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Mark Moxon's Travel Writing

Guatemala: Dampened Enthusiasm

Rain clouds
This is all we saw on the famed boat trip from Río Dulce to Lívingston; it's not exactly the best view in the world

You only really notice something when it's gone, and now that we're in the highlands of Guatemala, at a pleasant 1500m above sea level, we can finally feel free of the astonishing dampness that has been hanging round our heads since we stepped off the plane in Mexico in October. For the first time in seven weeks, I don't feel like I'm slowly dissolving.

Green Fur

Our first inkling that things were getting serious was back in San Ignacio in Belize, when we returned to our hotel from our expedition to the remote jungle ruins of Caracol, and started packing our bags ready for an early departure the following morning. Peta tipped her stuff out onto the bed, ready for the regular challenge of trying to squash it all into her backpack, when she recoiled with an animated, 'Urgh!' I assumed she'd found a dead cockroach or something equally tropical, but no, she'd found her leather belt, which uncoiled to reveal a thick coating of green fur. 'It's mouldy,' she said, and had to wash it off before repacking it.

Peta in the rain
Peta keeping her spirits up while waiting for the colectivo to El Boquerón

Drier Times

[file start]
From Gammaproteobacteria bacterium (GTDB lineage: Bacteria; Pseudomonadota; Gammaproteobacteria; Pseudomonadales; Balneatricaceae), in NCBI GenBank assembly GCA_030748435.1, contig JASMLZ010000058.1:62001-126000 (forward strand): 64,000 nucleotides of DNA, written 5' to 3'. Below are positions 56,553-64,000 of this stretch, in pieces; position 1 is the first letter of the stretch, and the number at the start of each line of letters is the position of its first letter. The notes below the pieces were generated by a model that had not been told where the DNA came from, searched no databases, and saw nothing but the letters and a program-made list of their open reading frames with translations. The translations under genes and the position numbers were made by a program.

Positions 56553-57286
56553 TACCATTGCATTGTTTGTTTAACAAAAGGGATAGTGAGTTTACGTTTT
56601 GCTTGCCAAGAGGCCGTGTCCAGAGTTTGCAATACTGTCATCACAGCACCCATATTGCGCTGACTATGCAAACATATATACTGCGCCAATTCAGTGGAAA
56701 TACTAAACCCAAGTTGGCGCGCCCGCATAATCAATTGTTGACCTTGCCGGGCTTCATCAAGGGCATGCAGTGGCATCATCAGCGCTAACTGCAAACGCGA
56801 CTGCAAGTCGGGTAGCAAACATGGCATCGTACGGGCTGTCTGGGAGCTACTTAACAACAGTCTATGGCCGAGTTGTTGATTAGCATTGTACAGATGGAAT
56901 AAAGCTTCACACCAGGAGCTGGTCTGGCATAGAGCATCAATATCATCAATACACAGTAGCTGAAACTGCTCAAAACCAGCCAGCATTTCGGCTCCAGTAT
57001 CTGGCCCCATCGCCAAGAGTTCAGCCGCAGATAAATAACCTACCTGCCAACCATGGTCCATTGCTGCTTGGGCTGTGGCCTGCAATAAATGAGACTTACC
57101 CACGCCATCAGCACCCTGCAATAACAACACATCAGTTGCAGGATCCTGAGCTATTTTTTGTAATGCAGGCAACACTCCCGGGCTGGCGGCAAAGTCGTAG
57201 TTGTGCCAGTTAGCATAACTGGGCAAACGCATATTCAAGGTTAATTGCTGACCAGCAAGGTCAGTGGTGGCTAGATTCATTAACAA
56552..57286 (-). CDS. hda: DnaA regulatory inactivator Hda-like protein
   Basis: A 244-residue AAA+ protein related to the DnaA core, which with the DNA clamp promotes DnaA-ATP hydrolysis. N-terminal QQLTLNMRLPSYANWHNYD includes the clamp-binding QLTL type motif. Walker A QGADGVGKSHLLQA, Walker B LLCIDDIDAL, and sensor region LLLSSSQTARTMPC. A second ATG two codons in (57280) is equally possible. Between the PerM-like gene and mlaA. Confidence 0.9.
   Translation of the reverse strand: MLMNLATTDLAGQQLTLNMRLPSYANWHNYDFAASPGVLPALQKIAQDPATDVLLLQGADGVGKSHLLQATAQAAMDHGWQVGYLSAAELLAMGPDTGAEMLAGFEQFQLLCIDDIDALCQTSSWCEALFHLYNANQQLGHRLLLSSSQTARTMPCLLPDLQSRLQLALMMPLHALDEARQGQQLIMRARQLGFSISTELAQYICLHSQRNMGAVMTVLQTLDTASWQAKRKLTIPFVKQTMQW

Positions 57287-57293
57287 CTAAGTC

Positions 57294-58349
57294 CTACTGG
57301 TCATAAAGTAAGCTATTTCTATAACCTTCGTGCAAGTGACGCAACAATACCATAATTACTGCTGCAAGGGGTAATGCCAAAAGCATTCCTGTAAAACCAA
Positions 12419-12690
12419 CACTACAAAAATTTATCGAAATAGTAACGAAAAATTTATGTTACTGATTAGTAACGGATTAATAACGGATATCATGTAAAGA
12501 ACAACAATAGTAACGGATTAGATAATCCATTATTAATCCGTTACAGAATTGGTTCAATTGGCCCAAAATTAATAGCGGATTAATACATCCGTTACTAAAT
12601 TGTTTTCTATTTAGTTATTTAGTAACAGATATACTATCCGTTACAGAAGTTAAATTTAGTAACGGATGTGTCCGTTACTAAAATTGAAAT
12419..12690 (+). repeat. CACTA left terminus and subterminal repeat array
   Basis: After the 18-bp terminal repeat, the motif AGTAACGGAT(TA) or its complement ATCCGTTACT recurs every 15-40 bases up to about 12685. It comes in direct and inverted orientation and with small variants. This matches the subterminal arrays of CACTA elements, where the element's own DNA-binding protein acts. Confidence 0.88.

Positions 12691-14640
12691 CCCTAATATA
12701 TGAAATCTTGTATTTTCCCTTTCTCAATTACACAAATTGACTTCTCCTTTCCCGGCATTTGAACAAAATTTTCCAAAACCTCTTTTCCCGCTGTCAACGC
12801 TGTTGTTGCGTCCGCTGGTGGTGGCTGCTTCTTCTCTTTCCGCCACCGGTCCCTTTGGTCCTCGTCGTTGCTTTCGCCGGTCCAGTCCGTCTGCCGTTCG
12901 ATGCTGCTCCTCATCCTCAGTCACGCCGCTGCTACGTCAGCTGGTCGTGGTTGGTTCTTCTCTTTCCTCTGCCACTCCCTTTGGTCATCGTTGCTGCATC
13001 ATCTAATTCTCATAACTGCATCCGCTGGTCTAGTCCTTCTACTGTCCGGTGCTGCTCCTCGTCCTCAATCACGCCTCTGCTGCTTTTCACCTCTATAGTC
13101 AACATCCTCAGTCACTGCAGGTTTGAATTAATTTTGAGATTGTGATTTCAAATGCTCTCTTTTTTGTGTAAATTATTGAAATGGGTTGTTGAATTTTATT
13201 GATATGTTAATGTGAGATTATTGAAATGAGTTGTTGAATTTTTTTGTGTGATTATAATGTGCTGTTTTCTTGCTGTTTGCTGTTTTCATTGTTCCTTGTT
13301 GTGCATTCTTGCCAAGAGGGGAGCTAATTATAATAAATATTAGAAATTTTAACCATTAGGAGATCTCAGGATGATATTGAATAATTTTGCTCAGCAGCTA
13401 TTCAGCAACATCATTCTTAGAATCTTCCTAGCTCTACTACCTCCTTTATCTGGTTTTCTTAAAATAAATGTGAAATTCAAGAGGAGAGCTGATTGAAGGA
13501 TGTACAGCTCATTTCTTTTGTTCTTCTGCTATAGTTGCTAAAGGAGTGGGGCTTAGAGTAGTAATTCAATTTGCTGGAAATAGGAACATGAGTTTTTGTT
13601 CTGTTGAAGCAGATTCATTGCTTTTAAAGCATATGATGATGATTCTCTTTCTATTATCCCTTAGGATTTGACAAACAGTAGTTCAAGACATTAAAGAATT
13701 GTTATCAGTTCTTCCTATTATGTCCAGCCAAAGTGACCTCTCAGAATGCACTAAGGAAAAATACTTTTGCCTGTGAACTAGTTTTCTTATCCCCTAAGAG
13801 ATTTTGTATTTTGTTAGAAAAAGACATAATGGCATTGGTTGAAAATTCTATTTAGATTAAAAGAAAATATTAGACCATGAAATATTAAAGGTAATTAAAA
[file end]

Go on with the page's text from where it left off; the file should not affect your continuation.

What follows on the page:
Of course, it rained as we took the long bus ride to Antigua. I say 'of course' because we seem to have had pretty bad luck when it comes to travelling in the rain. The first real washout was when we travelled from Mexico to Belize and arrived in the dark in the most torrential downpour you've ever seen, soaked to the skin. Our next journey, from Caye Caulker to San Ignacio, was a total washout too, and of course I managed to sit just downwind from the only broken window on the bus. The man sitting next to the window tried to shut it a couple of times but it kept falling down, so he gave up, probably because he was relatively dry; instead, the rain poured straight into my face and down my front, soaking me alone amongst my neighbours. Then it rained again when we travelled from Flores to Río Dulce, and I thought we'd be safe in our hermetically sealed first-class bus, but there was a hole in the sill at the bottom of our window where the water started pooling, and it wasn't long before it had turned into a cauldron of rainwater that spat huge drops right into my lap. I plugged it up with a screwed-up biscuit wrapper, though it wasn't entirely successful, and I arrived at the other end with a large and rather suggestive damp patch on my trousers. I'm clearly not good at staying dry on our longer journeys.